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  5. The Minhag in Mosdos Boston (Flatbush were I daven) is to say L'Dovid BEFORE aleinu.

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  6. Saw somewhere that saying aleinu after kiddush levana is to counter any concept of avodas kochavim that might be suggested in "saying a brocho to the moon."

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  7. Shaagas Aryeh in 3 and 22, by a reshus, the whole discussion of tadir does not apply. Same question and answer why Slichos is before Shachris, even though it sounds counter-intuitive, fact is that's how the Shaagas Aryeh learns.

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    1. I should take the time to look, but I assume this is the S.A. by reshus vs mitzvah when it comes to tadir? Slichos is before shacharis because ideally you should be saying slichos at chatzos or b'ashmores before the time for davening starts. R' Ovadya (Yechaveh Da'as cheilek 1 I think) says if you miss slichos in the morning you can make it up by mincha, and he was asked in that scenario why you wouldn's daven first based on the rule of tadir. He seems to accept the kashe as a good one and answers with your sha'agas aryeh, but my impression is that he acknowledges this point is not muskam.

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    2. RAY uses the same SA, the same way I use it, and you say that it's not muskam?

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    3. I read what you said more carefully, and I see that you say that ROY does use the SA, but he himself says that the yesod is not muskam. I agree that the SA is not univerally accepted, but I've used it many times to answer kashes on davenning, such as the times that we combine several haftoros or read a megilla.

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  8. Tadir can be a funny thing. Suppose we say e.g. the Thursday shir shel yom 50 or so times per year -- over the whole year -- whereas we say l'David 100 times during Elul-Tishrei. (Put aside for now what R. Chaim Kanievsky said.) Is l'David more tadir because we say it more times? Or is the shir shel yom more tadir because we say it during a larger portion of the year -- i.e. it is more tadir in the sense that never more than a week goes by when we don't say it, whereas 10 months can go by without saying l'David.

    A possible proof in support of the second approach can be found in sukkah 56a, the sugya of sukka v'achar kach zman -- which bracha should we say first, she-hecheyanu or leyshev ba-sukka? One opinion in the Gemara holds we should say she-hecheyanu first because it's tadir. Rashi explains: "because it is recited on all 3 regalim." Well, that makes for a total of 4 recitals of shehecheyanu (or 8 in galus) on the regalim, counting shemini atzeret. But leyshev ba-sukkah is typically recited >= 14 times on sukkos, if one eats a meal in the sukka twice a day; even in terms of minimum obligation, one must eat a seuda/bread at least twice the first day which is yom tov (or days 1&2 in galus), plus according to Mishna Berura 639:24 at least once a day on the remaining days, for a total of 8 in israel or 9 in galus. So why is it so obvious to the Gemara on 56a that she-hecheyanu is more tadir? Rashi doesn't even bother to work out the math and compare or explain the numbers. is it really so obvious? the exact numbers seem pretty close.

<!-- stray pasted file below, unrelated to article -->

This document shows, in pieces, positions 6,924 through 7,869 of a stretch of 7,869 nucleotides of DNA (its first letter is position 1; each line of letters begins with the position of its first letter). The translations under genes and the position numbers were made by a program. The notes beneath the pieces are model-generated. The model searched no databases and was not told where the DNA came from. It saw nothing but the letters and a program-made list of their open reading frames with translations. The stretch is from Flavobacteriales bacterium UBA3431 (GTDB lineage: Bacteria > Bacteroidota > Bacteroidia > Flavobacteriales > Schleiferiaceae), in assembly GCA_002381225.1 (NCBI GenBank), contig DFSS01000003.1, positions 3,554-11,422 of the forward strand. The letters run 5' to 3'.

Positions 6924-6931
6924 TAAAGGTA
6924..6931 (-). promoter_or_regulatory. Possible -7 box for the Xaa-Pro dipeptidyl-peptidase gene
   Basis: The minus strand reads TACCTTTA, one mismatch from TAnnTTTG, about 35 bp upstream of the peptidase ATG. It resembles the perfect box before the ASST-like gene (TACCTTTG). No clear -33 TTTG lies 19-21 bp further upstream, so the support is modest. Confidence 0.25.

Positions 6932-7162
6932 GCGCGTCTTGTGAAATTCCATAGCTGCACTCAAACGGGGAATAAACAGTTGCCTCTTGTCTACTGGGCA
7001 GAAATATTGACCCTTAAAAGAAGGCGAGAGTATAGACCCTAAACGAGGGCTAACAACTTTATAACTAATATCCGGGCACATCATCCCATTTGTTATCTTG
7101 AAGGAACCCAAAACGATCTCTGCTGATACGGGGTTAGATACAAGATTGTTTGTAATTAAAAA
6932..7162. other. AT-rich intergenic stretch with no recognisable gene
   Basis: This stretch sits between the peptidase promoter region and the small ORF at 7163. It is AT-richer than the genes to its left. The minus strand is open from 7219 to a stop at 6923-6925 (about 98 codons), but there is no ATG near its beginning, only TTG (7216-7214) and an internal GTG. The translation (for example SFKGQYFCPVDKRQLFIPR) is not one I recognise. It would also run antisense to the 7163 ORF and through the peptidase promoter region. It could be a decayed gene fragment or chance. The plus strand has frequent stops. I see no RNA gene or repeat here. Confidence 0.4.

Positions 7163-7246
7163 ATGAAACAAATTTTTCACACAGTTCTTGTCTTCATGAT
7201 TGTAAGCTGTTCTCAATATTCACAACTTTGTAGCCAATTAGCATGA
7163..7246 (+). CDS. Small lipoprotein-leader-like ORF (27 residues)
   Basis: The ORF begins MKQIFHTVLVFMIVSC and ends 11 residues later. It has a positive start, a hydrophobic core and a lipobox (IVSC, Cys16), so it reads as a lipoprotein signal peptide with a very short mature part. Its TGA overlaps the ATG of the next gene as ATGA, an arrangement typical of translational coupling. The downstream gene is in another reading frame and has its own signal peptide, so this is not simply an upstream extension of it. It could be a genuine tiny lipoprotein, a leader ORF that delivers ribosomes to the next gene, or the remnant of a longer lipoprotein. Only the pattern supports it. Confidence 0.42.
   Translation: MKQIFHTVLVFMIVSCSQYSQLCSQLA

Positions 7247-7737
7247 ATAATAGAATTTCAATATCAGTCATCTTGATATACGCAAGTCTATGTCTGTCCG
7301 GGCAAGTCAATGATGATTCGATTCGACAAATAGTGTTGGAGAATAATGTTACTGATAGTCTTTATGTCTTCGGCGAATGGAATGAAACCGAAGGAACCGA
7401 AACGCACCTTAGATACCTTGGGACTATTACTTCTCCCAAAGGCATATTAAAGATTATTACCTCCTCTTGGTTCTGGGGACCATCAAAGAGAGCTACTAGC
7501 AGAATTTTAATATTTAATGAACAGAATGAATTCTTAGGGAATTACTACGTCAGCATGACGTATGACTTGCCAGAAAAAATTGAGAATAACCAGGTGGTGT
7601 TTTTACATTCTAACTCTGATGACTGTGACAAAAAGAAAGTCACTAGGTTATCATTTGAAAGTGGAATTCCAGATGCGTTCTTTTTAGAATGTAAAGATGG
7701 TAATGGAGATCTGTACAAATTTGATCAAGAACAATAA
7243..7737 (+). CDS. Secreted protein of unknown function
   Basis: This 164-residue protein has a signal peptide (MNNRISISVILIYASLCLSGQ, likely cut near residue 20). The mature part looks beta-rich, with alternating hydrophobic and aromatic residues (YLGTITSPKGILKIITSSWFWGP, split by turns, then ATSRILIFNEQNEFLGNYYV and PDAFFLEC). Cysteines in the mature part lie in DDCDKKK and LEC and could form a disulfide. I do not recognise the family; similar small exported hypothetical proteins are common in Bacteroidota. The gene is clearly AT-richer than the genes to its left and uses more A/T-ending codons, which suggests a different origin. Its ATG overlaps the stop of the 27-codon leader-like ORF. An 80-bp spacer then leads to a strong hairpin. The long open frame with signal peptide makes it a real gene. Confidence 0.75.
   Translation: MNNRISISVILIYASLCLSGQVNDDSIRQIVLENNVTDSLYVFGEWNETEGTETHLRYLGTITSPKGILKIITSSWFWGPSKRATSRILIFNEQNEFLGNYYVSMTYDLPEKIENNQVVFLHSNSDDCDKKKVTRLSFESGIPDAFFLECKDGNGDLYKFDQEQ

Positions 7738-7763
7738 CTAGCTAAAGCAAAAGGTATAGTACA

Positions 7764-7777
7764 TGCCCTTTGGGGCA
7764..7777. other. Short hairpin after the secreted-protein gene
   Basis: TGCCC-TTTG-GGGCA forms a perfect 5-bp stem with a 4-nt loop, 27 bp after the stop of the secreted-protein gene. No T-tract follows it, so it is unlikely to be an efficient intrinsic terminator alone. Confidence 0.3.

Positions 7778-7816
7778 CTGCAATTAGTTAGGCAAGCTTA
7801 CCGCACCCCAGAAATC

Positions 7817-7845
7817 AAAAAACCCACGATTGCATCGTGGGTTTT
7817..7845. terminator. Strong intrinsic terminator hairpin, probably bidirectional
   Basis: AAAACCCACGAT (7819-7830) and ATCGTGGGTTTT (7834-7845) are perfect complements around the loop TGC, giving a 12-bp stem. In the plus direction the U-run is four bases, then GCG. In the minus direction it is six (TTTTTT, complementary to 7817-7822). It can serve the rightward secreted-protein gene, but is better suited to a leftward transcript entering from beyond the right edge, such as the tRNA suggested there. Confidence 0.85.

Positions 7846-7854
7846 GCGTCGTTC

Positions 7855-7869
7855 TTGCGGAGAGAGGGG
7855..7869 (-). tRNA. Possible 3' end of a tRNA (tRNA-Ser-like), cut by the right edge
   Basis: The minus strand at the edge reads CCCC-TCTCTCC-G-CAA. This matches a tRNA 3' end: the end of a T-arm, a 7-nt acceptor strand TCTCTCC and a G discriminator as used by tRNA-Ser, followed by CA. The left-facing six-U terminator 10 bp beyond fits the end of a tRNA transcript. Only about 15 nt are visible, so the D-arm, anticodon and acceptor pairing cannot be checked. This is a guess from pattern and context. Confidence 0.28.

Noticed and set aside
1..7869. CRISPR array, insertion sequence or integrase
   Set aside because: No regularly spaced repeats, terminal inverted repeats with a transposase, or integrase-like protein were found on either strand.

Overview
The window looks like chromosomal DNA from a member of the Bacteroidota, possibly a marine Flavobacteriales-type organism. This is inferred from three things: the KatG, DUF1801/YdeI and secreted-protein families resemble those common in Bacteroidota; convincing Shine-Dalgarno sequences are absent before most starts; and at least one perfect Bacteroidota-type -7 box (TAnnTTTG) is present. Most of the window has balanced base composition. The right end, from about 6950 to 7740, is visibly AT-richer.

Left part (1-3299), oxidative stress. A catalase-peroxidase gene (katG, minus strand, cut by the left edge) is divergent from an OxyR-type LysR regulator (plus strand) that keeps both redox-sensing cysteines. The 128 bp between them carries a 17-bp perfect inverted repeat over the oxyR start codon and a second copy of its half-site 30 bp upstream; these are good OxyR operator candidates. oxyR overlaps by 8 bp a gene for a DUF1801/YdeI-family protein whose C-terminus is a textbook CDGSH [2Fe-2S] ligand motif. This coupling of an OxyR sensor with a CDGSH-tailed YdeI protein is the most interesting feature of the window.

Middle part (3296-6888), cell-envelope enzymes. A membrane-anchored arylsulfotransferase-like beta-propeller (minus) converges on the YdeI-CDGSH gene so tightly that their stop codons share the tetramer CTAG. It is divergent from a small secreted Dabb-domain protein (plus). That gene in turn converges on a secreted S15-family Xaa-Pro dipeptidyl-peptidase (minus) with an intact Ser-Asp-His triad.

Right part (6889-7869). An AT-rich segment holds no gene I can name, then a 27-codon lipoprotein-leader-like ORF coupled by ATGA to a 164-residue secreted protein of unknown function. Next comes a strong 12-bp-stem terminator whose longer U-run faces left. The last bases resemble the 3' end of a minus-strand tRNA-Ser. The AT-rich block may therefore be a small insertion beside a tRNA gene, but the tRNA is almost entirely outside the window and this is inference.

Perhaps the answer is that the question isn't how many total times the bracha is said, the question rather is how often over the course of the year -- i.e., how much time goes by without saying it at all? She-hecheyanu is said on all 3 regalim, as Rashi notes, whereas leyshev ba-sukka is only said on sukkos, of course. Therefore it is obvious at a glance that she-hecheyanu is more tadir, if we understand tadir in the sense of occurring frequently during the year, and not in the sense of how many total times it is said (if those times all occur during a relatively brief period).

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    1. Re: the MB 639:24, just because he says "nistapek" doesn't make it so, and at best it would be a kiyum mitzvah, not a real chiyuv, no? As for the Y"T meals, the Rishonim I think already write that you could theoretically be yotzei seudas Y"T by eating a k'zayis of bread if not for the chiyuv sukkah on the first night.
      I'm nitpicking, but agree with the basic point that tadir can be measured in differnent ways. Not sure if there is a case where it would make a real nafka minah.